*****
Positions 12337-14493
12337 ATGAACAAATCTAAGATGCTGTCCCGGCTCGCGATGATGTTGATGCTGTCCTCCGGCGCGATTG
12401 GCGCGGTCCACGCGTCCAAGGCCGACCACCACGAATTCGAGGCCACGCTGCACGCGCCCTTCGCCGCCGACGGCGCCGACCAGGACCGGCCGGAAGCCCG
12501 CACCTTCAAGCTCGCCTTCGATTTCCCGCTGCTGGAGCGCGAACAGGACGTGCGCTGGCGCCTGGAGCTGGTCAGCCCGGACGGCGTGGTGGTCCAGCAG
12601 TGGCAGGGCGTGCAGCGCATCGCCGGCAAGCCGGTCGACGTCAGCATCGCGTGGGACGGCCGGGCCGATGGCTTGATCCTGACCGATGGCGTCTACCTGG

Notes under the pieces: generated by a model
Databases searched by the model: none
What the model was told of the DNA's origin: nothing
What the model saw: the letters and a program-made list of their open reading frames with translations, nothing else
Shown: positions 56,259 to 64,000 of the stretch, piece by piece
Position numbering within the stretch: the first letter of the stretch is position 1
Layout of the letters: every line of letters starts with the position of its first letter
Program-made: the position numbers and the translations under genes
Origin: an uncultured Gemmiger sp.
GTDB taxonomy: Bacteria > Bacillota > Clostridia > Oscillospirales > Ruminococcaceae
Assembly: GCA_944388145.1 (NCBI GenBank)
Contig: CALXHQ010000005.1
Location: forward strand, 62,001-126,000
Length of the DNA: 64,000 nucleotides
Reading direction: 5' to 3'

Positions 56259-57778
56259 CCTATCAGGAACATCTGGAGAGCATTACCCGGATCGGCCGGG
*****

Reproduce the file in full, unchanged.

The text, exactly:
Positions 12337-14493
12337 ATGAACAAATCTAAGATGCTGTCCCGGCTCGCGATGATGTTGATGCTGTCCTCCGGCGCGATTG
12401 GCGCGGTCCACGCGTCCAAGGCCGACCACCACGAATTCGAGGCCACGCTGCACGCGCCCTTCGCCGCCGACGGCGCCGACCAGGACCGGCCGGAAGCCCG
12501 CACCTTCAAGCTCGCCTTCGATTTCCCGCTGCTGGAGCGCGAACAGGACGTGCGCTGGCGCCTGGAGCTGGTCAGCCCGGACGGCGTGGTGGTCCAGCAG
12601 TGGCAGGGCGTGCAGCGCATCGCCGGCAAGCCGGTCGACGTCAGCATCGCGTGGGACGGCCGGGCCGATGGCTTGATCCTGACCGATGGCGTCTACCTGG

Notes under the pieces: generated by a model
Databases searched by the model: none
What the model was told of the DNA's origin: nothing
What the model saw: the letters and a program-made list of their open reading frames with translations, nothing else
Shown: positions 56,259 to 64,000 of the stretch, piece by piece
Position numbering within the stretch: the first letter of the stretch is position 1
Layout of the letters: every line of letters starts with the position of its first letter
Program-made: the position numbers and the translations under genes
Origin: an uncultured Gemmiger sp.
GTDB taxonomy: Bacteria > Bacillota > Clostridia > Oscillospirales > Ruminococcaceae
Assembly: GCA_944388145.1 (NCBI GenBank)
Contig: CALXHQ010000005.1
Location: forward strand, 62,001-126,000
Length of the DNA: 64,000 nucleotides
Reading direction: 5' to 3'

Positions 56259-57778
56259 CCTATCAGGAACATCTGGAGAGCATTACCCGGATCGGCCGGG